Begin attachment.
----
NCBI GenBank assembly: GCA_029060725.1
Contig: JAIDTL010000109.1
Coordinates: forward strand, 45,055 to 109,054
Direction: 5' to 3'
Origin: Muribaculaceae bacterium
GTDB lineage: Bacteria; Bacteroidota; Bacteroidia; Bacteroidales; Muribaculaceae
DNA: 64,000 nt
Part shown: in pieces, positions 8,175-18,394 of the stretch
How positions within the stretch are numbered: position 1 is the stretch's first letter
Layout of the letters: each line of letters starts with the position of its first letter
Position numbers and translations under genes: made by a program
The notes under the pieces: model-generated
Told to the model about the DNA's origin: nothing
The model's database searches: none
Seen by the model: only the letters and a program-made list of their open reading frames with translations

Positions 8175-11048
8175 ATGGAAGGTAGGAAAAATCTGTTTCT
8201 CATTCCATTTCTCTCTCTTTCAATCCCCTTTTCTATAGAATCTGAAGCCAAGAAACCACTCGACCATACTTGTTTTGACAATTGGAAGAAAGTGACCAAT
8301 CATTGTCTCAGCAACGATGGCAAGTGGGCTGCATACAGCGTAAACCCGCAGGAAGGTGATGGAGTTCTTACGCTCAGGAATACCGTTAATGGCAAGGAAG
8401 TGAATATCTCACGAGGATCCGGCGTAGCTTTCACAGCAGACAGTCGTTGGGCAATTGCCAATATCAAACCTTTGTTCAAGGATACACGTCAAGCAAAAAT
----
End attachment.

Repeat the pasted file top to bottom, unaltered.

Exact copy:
NCBI GenBank assembly: GCA_029060725.1
Contig: JAIDTL010000109.1
Coordinates: forward strand, 45,055 to 109,054
Direction: 5' to 3'
Origin: Muribaculaceae bacterium
GTDB lineage: Bacteria; Bacteroidota; Bacteroidia; Bacteroidales; Muribaculaceae
DNA: 64,000 nt
Part shown: in pieces, positions 8,175-18,394 of the stretch
How positions within the stretch are numbered: position 1 is the stretch's first letter
Layout of the letters: each line of letters starts with the position of its first letter
Position numbers and translations under genes: made by a program
The notes under the pieces: model-generated
Told to the model about the DNA's origin: nothing
The model's database searches: none
Seen by the model: only the letters and a program-made list of their open reading frames with translations

Positions 8175-11048
8175 ATGGAAGGTAGGAAAAATCTGTTTCT
8201 CATTCCATTTCTCTCTCTTTCAATCCCCTTTTCTATAGAATCTGAAGCCAAGAAACCACTCGACCATACTTGTTTTGACAATTGGAAGAAAGTGACCAAT
8301 CATTGTCTCAGCAACGATGGCAAGTGGGCTGCATACAGCGTAAACCCGCAGGAAGGTGATGGAGTTCTTACGCTCAGGAATACCGTTAATGGCAAGGAAG
8401 TGAATATCTCACGAGGATCCGGCGTAGCTTTCACAGCAGACAGTCGTTGGGCAATTGCCAATATCAAACCTTTGTTCAAGGATACACGTCAAGCAAAAAT